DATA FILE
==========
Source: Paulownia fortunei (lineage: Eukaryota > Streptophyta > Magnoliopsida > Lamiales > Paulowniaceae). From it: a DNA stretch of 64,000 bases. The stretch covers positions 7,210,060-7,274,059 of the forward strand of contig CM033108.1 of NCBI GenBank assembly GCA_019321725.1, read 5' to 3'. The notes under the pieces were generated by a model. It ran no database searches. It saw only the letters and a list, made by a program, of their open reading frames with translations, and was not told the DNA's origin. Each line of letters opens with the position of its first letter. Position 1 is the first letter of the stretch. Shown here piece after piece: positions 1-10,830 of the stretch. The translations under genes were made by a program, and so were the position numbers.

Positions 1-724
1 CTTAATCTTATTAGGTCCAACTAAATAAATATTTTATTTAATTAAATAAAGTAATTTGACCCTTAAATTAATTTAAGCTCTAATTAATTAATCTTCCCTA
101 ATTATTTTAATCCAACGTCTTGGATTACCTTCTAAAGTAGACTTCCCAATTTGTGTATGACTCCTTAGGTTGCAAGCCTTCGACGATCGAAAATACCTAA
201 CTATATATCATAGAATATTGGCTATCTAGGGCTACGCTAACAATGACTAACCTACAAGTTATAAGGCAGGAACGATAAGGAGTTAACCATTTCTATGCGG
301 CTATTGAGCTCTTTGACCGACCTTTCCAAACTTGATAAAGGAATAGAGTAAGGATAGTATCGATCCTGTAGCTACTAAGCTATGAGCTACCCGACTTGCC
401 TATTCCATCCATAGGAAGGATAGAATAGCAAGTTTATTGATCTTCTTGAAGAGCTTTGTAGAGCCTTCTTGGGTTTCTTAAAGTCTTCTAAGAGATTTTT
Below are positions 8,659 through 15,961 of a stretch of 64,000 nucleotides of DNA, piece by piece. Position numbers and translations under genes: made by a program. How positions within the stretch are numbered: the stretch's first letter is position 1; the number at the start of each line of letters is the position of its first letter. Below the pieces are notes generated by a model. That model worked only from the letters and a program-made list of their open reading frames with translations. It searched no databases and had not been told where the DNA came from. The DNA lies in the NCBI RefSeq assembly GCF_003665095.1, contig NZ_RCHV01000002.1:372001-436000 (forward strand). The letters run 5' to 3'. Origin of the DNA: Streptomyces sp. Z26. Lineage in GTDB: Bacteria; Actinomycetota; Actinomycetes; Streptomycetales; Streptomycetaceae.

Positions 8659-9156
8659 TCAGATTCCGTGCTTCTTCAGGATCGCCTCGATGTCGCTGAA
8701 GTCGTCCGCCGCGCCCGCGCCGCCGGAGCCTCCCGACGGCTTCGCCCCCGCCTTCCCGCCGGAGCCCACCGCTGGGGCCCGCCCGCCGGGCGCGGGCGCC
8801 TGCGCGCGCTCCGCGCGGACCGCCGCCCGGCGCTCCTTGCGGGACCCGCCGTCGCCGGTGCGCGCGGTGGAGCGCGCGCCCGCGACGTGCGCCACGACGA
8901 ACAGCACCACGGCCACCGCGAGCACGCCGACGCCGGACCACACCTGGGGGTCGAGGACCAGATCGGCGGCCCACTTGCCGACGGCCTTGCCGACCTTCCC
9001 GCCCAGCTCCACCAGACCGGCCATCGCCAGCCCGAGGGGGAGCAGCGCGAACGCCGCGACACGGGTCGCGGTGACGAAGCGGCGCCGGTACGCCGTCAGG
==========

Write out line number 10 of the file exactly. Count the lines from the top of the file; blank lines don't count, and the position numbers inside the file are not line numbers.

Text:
8659 TCAGATTCCGTGCTTCTTCAGGATCGCCTCGATGTCGCTGAA